Although applicants are only required to consult Historic England as part of their s.42 consultation in relation to applications likely to affect land in England the Planning Inspectorate encourages developers to consult as widely as they deem appropriate during the pre-application stage, for example whilst preparing their ES and draft Development Consent Order.

Relevant reports advice and guidance

Historic England provides an extensive range of guidance on its operations and how it makes decisions. The principles which underpin its advice are laid out in:

Historic England also produces guidance on a variety of issues relating to the protection and management of the historic environment and they are both made available via the Historic England website. In particular, relevant guidance includes:

Other sources of guidance include:

  • Joint Nautical Archaeological Policy Committee (2006) Code of Practice for Seabed Development, published by The Crown Estate
  • Wessex Archaeology (2007) Historic Environment Guidance for the Offshore Renewable Energy Sector, published by COWRIE
  • Oxford Archaeology (2008) Guidance for the Assessment of Cumulative Impacts on the Historic Environment from Offshore Renewable Energy, published by COWRIE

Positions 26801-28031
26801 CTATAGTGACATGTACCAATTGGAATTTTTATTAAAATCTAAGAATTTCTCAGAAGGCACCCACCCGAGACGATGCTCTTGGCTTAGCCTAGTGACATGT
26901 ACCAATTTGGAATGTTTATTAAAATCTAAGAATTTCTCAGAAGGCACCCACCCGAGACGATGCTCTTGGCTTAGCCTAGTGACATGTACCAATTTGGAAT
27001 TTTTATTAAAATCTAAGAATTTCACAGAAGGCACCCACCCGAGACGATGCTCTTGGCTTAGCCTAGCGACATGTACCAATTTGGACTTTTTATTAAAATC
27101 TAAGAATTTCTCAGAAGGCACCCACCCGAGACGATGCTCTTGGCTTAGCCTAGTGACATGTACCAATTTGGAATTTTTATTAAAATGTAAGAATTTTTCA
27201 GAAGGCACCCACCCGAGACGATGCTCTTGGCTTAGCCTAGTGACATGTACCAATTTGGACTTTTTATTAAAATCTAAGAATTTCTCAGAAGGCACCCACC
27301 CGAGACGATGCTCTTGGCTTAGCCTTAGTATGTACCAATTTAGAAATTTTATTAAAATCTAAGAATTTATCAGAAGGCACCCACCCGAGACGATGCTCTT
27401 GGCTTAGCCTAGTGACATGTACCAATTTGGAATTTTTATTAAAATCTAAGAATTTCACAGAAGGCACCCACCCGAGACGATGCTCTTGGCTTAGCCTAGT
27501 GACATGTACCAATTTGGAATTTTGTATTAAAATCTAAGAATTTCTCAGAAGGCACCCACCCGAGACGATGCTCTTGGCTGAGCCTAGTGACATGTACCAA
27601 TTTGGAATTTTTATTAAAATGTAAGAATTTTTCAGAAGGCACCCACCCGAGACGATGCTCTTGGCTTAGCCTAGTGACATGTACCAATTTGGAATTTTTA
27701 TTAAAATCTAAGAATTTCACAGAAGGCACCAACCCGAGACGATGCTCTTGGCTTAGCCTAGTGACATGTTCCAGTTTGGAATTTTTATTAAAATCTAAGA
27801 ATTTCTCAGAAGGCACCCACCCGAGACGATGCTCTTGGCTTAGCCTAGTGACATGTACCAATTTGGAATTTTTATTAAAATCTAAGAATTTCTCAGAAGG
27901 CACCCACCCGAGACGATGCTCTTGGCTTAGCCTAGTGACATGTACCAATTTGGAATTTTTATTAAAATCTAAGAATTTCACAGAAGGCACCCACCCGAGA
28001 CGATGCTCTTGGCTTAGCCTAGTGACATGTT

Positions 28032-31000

• The Crown Estate (2010) Model Clauses for Archaeological Written Schemes of Investigation: offshore renewables projects
  • The Crown Estate (2010) Protocol for Archaeological Discoveries: offshore renewables projects
  • EMU (2011) Offshore Geotechnical Investigations and Historic Environment Analysis: Guidance for the Renewable Energy Sector, published by COWRIE

Historic England Contact Details

Co-ordination of Historic England’s engagement with the Planning Inspectorate for Nationally Significant Infrastructure Projects is supported centrally. Involvement with individual projects will be handled through the appropriate local office of Historic England or the Historic England Marine Planning Unit for offshore projects. The identification of the lead officer for a project will be taken on a case by case basis, depending on the nature and location of the proposal, including, with the agreement of the relevant Planning Director, identification of a lead local office or the Marine Planning Unit when proposals cross geographical office boundaries. If applicants are unsure who they should be contacting they should use the contact details below until they have established a lead official for the proposal in question.

Website: www.historicengland.org.uk

Email: [email protected]

Shane Gould
Senior Local Government and National Infrastructure Adviser
Historic England Government Advice Team

Phone: 0207 973 3841